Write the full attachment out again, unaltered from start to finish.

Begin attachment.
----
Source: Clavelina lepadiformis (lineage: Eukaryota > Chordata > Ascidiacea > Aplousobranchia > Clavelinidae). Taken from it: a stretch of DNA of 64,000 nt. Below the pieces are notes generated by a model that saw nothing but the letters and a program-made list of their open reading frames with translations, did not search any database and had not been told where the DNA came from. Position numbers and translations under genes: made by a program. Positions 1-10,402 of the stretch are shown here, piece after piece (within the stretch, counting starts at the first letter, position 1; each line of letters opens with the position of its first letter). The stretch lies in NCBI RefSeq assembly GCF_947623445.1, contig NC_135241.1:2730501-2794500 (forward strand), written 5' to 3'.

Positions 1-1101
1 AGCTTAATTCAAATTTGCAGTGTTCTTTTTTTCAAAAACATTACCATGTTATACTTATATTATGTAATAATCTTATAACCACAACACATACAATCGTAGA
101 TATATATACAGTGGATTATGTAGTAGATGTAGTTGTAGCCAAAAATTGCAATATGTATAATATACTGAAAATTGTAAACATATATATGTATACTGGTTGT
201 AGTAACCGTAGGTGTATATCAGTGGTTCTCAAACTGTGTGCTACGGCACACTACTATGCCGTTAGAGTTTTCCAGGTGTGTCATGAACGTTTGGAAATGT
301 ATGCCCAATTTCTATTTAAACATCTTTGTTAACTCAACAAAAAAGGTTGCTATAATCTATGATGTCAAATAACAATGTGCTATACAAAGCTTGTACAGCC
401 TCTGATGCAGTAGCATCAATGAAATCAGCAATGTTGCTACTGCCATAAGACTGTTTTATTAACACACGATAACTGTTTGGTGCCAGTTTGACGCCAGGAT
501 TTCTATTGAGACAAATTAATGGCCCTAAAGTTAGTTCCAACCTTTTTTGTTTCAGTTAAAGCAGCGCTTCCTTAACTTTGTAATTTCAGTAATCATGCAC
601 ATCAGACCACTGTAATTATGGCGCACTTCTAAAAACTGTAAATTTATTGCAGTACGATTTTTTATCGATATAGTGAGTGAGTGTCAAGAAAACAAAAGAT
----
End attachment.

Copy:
Source: Clavelina lepadiformis (lineage: Eukaryota > Chordata > Ascidiacea > Aplousobranchia > Clavelinidae). Taken from it: a stretch of DNA of 64,000 nt. Below the pieces are notes generated by a model that saw nothing but the letters and a program-made list of their open reading frames with translations, did not search any database and had not been told where the DNA came from. Position numbers and translations under genes: made by a program. Positions 1-10,402 of the stretch are shown here, piece after piece (within the stretch, counting starts at the first letter, position 1; each line of letters opens with the position of its first letter). The stretch lies in NCBI RefSeq assembly GCF_947623445.1, contig NC_135241.1:2730501-2794500 (forward strand), written 5' to 3'.

Positions 1-1101
1 AGCTTAATTCAAATTTGCAGTGTTCTTTTTTTCAAAAACATTACCATGTTATACTTATATTATGTAATAATCTTATAACCACAACACATACAATCGTAGA
101 TATATATACAGTGGATTATGTAGTAGATGTAGTTGTAGCCAAAAATTGCAATATGTATAATATACTGAAAATTGTAAACATATATATGTATACTGGTTGT
201 AGTAACCGTAGGTGTATATCAGTGGTTCTCAAACTGTGTGCTACGGCACACTACTATGCCGTTAGAGTTTTCCAGGTGTGTCATGAACGTTTGGAAATGT
301 ATGCCCAATTTCTATTTAAACATCTTTGTTAACTCAACAAAAAAGGTTGCTATAATCTATGATGTCAAATAACAATGTGCTATACAAAGCTTGTACAGCC
401 TCTGATGCAGTAGCATCAATGAAATCAGCAATGTTGCTACTGCCATAAGACTGTTTTATTAACACACGATAACTGTTTGGTGCCAGTTTGACGCCAGGAT
501 TTCTATTGAGACAAATTAATGGCCCTAAAGTTAGTTCCAACCTTTTTTGTTTCAGTTAAAGCAGCGCTTCCTTAACTTTGTAATTTCAGTAATCATGCAC
601 ATCAGACCACTGTAATTATGGCGCACTTCTAAAAACTGTAAATTTATTGCAGTACGATTTTTTATCGATATAGTGAGTGAGTGTCAAGAAAACAAAAGAT